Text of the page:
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I read that if the computer is sleeping when a launchd event is to occur, then launchd will run the event when the computer wakes up.

My question is in regards to a computer that is shut down. If the machine is powered off when a launchd event is to occur, is launchd supposed to run it at the next power-on?

I ask because I have created an event (agent?) to run at 09:45am every day. But often the machine is powered off at that time. I am not seeing the output of the event (an email being sent) after I power on the computer. So I am trying to narrow down if this is behavior by design or have I messed something up.

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It's limited to jobs that were scheduled during sleep (not when shut down) and by a StartCalendarInterval parameter (not StartInterval).

Daemons and Services Programming Guide: Scheduling Timed Jobs

If you schedule a launchd job by setting the StartCalendarInterval key and the computer is asleep when the job should have run, your job will run when the computer wakes up. However, if the machine is off when the job should have run, the job does not execute until the next designated time occurs.

All other launchd jobs are skipped when the computer is turned off or asleep; they will not run until the next designated time occurs.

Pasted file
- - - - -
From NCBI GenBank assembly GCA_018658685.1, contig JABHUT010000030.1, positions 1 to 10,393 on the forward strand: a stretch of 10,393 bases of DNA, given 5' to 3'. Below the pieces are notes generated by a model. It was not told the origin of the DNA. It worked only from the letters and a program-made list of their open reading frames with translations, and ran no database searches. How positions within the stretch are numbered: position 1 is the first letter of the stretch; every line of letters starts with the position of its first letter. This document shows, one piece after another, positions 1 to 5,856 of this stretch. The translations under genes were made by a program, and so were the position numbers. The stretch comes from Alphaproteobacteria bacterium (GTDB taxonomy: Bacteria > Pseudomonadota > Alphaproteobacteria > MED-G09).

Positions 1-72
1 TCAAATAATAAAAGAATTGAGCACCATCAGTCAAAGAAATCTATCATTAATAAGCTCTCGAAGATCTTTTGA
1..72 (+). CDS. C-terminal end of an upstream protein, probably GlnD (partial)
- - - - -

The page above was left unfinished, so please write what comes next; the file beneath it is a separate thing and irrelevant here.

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Thank you Lauri –  Dan-o Feb 4 '13 at 20:49

It might be that the event fails because it is run before Internet connectivity is fully established.

Here is some info from the article Schedule jobs using launchd :

If your computer sleeps often, it will be asleep when jobs should run, which means it will run them right when it wakes up, possibly before it connects to the internet. I have experimented with KeepAlive and NetworkState to get a job to repeat itself until there is a network connection. You could also use SuccessfulExit write the script so that it only returns a nonzero code to mean “run again in 10 seconds.” Either method would have the script running (and presumably failing) every 10 seconds when you have no internet connection. A better idea would be to just sleep 5 seconds at the beginning of your script. Or you could double the run frequency and hope for the best.

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